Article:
Virtually all individuals arrested for personal possession quantities of marijuana alone on a first offense do not receive jail time today.

    No one is considering the long term costs to society, from increased healthcare costs from smoking marijuana, the increase in accidents (do you really want someone even with a residual high using heavy equipment?), reduced productivity that will result and more…

    And on top of all of that…do you really want to smell marijuana everywhere you go in this city? Do you really want your kids, or your neighbors, or the kids your kids are friends with to be smoking marijuana regularly? Three ounces is what, about 60 roll your owns? That is a lot of marijuana.

    For more information about the real facts, consider looking at Smart Approaches to Marijuana:

    And Just Think Twice:

    • That’s a lot of hand wringing, sure there are negatives to legalization, but they are eclipsed by the downsides of prohibition: rich and powerful black market crime syndicates, large swaths of the population disliking/mistrusting police/gov’t because they have been criminalized for what they see as a private/personal choice, money (prohibition is expensive AND ineffective), crime as a result of shadow economies, police/gov’t corruption, the prison industrial complex, etc.

      The super potent marijuana you fear is partially a symptom of prohibition.

      High grade stuff is about 4-8x as expensive as the cheap stuff plus there are mandatory minimums based on weight. High grade is easier to transport and carries less risk of long term incarceration. It is also one of the many ways that the law disproportionately goes after poor/minorities as the potent stuff is more common among affluent communities and cheap stuff among poor. So a $400 ounce on a middle class white kid amounts to very little in the eyes of the law but a $400 quarter pound on a black kid will result in charges and possible time. So “personal possession quantities” vary depending on your socioeconomic status.

      The fact that marijuana laws are poorly/unevenly enforced currently should actually be an argument FOR legalization not against. All that slack on arrests/sentencing just allows the law to be applied unfairly against certain groups as is the status quo for minorities.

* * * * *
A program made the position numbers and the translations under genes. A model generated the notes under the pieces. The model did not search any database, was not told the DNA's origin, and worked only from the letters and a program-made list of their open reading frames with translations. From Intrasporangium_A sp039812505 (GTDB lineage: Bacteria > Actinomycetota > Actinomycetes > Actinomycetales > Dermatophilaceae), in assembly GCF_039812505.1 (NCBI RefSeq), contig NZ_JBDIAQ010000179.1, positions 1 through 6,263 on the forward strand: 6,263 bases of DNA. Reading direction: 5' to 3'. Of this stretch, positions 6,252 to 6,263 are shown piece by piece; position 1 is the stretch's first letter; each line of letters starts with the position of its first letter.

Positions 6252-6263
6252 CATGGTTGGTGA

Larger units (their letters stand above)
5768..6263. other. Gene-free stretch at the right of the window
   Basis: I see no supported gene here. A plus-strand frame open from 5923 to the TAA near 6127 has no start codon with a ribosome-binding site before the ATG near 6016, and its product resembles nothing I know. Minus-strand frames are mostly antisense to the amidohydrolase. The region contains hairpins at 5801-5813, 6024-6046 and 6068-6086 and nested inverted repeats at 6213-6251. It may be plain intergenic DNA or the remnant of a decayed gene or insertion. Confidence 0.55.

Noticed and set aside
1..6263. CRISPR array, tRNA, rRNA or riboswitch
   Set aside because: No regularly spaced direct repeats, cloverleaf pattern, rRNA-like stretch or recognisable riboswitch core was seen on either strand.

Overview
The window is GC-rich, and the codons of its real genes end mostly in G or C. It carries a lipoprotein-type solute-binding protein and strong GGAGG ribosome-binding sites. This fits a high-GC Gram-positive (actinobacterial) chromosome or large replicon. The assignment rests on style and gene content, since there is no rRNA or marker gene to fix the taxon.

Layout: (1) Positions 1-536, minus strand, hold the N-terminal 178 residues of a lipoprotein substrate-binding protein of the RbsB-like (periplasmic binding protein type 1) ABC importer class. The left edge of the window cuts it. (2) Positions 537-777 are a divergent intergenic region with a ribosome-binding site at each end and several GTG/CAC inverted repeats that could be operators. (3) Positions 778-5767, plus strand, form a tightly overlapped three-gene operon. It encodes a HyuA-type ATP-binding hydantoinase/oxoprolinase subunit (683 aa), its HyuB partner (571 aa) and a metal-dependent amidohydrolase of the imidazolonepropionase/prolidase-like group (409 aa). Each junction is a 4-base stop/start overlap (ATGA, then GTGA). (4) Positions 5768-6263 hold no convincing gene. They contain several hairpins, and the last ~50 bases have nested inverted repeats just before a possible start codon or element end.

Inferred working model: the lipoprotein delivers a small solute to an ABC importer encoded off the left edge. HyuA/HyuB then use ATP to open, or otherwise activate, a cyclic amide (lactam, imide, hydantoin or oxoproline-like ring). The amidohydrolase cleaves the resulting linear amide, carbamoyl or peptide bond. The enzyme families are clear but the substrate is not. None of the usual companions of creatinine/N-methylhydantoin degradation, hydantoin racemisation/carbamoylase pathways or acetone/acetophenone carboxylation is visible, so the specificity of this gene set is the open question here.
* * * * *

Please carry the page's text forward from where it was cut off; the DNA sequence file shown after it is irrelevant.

There is plenty of margin for taxes and profit if it is made legal, legal growers will make less than current black market growers but market stability and being able to have a consistent business model should make up for that, plus there is the risk premium which would no longer apply meaning that lower profits would be expected and accepted. Built into the price of marijuana currently is: yield loss to seizure by police, legal fees, weapons for protection, extra security because police will not protect your business, generators (to be off the grid), profit loss to theft/robberies, couriers/dealers who are paid a premium due to risk, etc.

      Your kid, your neighbors, and your kid’s friends already do smoke and they are probably nice productive people who may get hauled off to jail for it. Drug users aren’t ‘other’ they are normal people you deal with every day.

      Your excessive hand wringing doesn’t take into account horrors of the current mess. For example, judges taking bribes from private prisons to sentence juveniles to adult prisons because an empty cell is basically ‘vacancy loss’ as they turn a profit on your taxes for every inmate housed.

      –Rant over.

      If you’d like to learn more about the idiocy of prohibition check out and watch the documentary, it is not pro-drug but it is certainly anti-prohibition it is probably the most concise piece on this issue currently.

  • I was all for it until the last part: “and would prohibit any District of Columbia government agency from denying any opportunity or benefit based on such civil violation”.

    Sorry, but if you’re getting public assistance in the form of subsidized housing, subsidized daycare, food stamps, or anything else, I think you need to be allocating 100% of any resources you may have towards getting off of public assistance, not towards your pot habit. When you don’t need my tax dollars to pay for the rest of your life, you can do whatever you like with it and your money, but in the meantime I actually have a serious problem with my taxes paying part of the rent on an apartment with up to three pot plants growing in the corner and I want to guarantee that we CAN deny opportunities or benefits to people with such civil violations. I guess I just heard my parents tell me enough times “as long as I am paying for this roof over your head, you will do what I want you to do – when you can pay for your own roof, you can do whatever you like” and it sunk in.

    • I assume you feel this way about the politicians, lobbyists, and business owners that get tax credits, subsidies, etc too right? After all a lot more money goes to that than medicaid and food stamps. Also, folks in white collar jobs have a much higher rate of drug use too. I’d rather them not spend their money on cocaine and fancy clubs if they are getting tax breaks from the public.